INTERVIEW: Róisín Murphy | NARC. | Reliably Informed | Music and Creative Arts News for Newcastle and the North East

Narc. Magazine Online

Reliably informed

Image by Nicola Nodland

Eccentric, extravagant, iconic. All words that have been used to describe Róisín Murphy since she began her music career in the early nineties as part of trip-hop duo Moloko. Having gained considerable renown for her solo projects, including her celebrated debut Ruby Blue and the recently re-released 2007 album Overpowered, she’s also collaborated with a host of big names from David Byrne and Fat Boy Slim, to Tony Christie and David Morales.

More recently, The Vinyl Factory released a series of four 12” records on which she worked alongside house producer Maurice Fulton, who has brought her sound back full circle to the danceable art pop she’s helped pioneer, from the synth-heavy, funky piano of The Rumble to the 80s disco of World’s Crazy. “Often I go for producers that are very strong in their ways of working,” she says about the collaboration, “they have a very specific way of working and when you turn up to the studio that can really change the process.”

Róisín is equally as comfortable as ‘the boss’, as she puts it, as she is working collaboratively, but she’s had to be choosy about what she lends her name to. “I did one track for a dance music producer one time, they got the video made and it was like some soft focused porn thing in a hotel room; it was like some sort of Travelodge porn, it was awful!” Although, the upsides of collaboration provide her with an opportunity to broaden her own musical ideas. “I end up working with people I really really admire, and so I have to go on a journey with them.”

People think I go out of my way to be a weirdo, but that comes out of me naturally

An avant-garde performer and musician, Róisín’s music has always made its mark, whether she’s working alongside super producers or on her own; her expressive live shows are pieces of artwork in themselves, with multiple costume changes and an inimitable style. “I’ve never been one for very very serious, you know – I get quite easily turned off by pretentiousness. People think I go out of my way to be a weirdo, but that comes out of me naturally.” She laughs. “It goes back to that thing where I’m flamboyant and over the top with ideas, but at the end of the day, I like to keep it grounded, somehow, in my own mind even if other people don’t realise it.”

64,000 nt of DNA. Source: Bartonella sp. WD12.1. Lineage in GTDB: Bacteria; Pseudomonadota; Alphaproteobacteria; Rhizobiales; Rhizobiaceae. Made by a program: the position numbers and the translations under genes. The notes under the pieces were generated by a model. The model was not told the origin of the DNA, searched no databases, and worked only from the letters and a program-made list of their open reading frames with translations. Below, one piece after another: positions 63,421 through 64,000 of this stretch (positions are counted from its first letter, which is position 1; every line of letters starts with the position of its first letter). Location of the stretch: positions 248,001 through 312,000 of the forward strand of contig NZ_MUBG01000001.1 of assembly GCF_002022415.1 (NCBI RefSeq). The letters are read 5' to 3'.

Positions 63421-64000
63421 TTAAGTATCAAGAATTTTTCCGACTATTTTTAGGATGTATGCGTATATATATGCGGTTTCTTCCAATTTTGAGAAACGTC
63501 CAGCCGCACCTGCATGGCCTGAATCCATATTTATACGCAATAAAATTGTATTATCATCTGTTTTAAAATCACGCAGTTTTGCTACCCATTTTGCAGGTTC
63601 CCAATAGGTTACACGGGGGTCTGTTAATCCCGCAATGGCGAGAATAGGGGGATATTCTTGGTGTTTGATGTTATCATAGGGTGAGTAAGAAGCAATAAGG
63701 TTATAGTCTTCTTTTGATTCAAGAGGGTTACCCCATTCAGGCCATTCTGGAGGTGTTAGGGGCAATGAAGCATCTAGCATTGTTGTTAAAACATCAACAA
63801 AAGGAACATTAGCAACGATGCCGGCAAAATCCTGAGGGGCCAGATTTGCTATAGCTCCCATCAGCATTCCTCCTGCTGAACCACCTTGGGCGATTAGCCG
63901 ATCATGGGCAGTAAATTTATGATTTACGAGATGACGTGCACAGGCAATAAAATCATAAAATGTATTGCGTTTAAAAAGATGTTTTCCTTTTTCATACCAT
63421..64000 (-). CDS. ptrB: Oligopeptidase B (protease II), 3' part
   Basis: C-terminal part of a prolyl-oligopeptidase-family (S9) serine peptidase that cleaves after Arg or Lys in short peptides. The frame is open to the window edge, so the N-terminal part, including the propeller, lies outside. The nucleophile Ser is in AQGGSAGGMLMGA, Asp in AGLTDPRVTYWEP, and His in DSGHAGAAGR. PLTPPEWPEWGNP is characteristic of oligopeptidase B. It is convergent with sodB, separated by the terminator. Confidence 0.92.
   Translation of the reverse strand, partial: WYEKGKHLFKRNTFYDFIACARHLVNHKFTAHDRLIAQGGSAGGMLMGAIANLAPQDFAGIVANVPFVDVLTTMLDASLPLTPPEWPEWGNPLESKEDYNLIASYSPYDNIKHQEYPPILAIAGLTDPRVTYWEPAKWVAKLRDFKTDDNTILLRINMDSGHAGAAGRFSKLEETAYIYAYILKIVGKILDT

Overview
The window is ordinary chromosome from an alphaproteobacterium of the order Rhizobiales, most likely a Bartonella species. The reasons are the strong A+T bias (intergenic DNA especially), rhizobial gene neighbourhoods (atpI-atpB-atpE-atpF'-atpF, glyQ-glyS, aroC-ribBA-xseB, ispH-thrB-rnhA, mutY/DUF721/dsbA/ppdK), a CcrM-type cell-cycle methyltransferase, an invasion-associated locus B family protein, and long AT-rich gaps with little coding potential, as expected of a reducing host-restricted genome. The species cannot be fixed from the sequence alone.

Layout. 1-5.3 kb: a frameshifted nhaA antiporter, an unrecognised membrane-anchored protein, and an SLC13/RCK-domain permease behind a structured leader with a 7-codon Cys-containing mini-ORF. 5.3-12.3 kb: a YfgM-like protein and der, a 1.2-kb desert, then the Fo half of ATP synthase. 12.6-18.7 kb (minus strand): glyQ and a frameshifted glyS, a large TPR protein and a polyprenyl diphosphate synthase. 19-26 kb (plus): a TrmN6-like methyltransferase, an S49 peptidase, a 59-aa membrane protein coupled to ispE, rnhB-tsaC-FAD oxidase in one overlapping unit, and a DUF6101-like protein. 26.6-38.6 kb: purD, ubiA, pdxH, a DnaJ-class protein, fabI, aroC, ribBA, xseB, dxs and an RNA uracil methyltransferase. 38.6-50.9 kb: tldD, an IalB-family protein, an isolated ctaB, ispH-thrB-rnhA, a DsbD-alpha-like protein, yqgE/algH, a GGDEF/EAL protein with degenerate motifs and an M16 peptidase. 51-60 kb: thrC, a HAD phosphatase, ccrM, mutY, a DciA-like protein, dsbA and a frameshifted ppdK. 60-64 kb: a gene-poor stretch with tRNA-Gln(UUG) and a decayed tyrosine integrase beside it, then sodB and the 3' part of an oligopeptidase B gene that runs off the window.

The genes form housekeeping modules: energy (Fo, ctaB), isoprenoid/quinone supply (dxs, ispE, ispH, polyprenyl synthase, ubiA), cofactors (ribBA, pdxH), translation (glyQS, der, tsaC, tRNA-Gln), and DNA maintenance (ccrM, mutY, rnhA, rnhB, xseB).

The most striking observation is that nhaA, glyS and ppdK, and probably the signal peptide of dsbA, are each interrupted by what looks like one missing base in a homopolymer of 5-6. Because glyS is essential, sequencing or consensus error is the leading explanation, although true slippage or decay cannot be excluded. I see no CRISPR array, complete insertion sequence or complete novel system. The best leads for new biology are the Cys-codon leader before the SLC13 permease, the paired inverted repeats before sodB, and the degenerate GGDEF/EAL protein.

Alongside making dance floor hits, Róisín buries herself in other projects, such as shooting her own music videos, recently directing one for rock bad boys Fat White Family, and running a podcast series named Sync Sessions which have featured conversations with the likes of Groove Armada and Metronomy. This restlessness is a facet of her personality that she’s happy to embrace. “I like taking on a lot more, I like directing my own videos so all that is a job in itself. I do my own styling, I’m my own creative director; it’s a lot at once but it’s really enjoyable and what I love doing. I just keep my hand in everything nowadays.”

Róisín’s forthcoming gig at The Boiler Shop on Sunday 19th May will provide a perfect showcase of her unique talent – and, she assures me, a costume change or two. “I’m a performer, I’m very elaborate but I’m still very down to earth – very expressive, you know, but also, I enjoy a good laugh, and a pint – especially in Newcastle!”

 

 

Like this story? Share it!